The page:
During the rise of the GI Bill and “plentiful” home loans, the suburbs arose, creating the inequitable communities that are familiar to most generations following the baby boomers. Because those suburbs attracted businesses, more damage was done than simply abandoning the inner cores. Social sentiment is a fragile thing, and slowly but surely, people began to equate certain types of behavior with certain types of people. When technology came to the forefront of culture in the United States, plenty of people were unable to meaningfully participate.
Obviously, there is plenty of stigma for poor communities and communities of color, but in addition to the violent and oppressive history, the ideology is refreshed. Not all families prospered during the 50s and 60s, especially rural and agricultural communities that were unable to invest on the same level as metropolitan areas. Within the cities, lack of employment and investment due to systemic inequalities was echoed with rage by those remaining. As a result, there is a pervasive belief that everyone in a rural areas or from disadvantaged urban areas is incapable of intellectual competition.
The placement of good businesses has consistently shaped how people view the neighborhoods around the businesses. When businesses choose to locate in clusters and compete for tax incentives, prospective employers and even educators were learning to respect the businesses rather than to consider the surrounding communities. When businesses avoided certain areas, those in position of influence continued to reduce investment in such areas in favor of the clusters. Therefore, the communities suffered based on the preferences of people who never even engaged.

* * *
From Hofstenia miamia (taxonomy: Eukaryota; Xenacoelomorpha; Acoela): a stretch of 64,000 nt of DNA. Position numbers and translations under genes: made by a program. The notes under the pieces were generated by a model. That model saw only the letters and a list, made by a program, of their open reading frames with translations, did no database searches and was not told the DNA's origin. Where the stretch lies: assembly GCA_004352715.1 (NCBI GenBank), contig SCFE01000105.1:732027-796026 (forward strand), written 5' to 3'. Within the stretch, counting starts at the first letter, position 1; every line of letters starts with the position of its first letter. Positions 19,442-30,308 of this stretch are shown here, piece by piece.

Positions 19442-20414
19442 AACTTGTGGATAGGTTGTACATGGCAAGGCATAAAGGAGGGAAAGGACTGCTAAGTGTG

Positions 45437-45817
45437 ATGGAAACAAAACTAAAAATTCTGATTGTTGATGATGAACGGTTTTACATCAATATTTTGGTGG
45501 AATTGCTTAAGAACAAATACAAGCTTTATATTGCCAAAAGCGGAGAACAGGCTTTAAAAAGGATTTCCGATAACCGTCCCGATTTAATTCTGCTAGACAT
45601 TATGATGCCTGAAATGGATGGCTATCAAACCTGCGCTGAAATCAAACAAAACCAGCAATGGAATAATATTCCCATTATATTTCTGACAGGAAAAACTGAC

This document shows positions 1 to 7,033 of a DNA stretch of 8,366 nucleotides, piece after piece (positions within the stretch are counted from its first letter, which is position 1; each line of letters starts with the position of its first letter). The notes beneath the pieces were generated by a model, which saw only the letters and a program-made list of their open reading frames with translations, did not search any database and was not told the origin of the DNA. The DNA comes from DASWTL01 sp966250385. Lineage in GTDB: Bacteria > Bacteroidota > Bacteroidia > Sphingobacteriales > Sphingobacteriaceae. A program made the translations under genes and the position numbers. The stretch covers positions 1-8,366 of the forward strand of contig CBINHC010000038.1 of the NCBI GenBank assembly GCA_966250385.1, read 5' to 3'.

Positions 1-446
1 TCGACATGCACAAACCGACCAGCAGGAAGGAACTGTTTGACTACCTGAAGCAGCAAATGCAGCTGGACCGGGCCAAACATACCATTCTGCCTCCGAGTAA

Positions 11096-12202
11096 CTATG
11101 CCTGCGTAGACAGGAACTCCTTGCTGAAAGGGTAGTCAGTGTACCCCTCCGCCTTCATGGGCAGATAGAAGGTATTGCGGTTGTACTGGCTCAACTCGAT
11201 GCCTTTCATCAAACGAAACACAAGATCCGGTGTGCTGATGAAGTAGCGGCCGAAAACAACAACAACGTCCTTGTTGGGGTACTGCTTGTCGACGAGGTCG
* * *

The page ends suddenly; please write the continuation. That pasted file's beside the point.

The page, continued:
Finally, children are impressionable, and do not remain children forever. Those who grew up in suburban communities — that were segregated by both race and class — became managers and business owners themselves who were repulsed by people from the discarded communities. One reason that segregation is rampant in schools and industries is that the people who grew up seeing that certain people were allowed to do certain things maintain those ideologies. Suburb-raised individuals are hoarding chances for upward mobility based on impression, not the actual abilities of people in marginalized communities.
There are no silver bullets to deal with the damage done by illogical thinking, especially when so much has been around for so long. However, continuing to let business placement shape the social psyche will result in harm to communities that are attempting to retain their essence.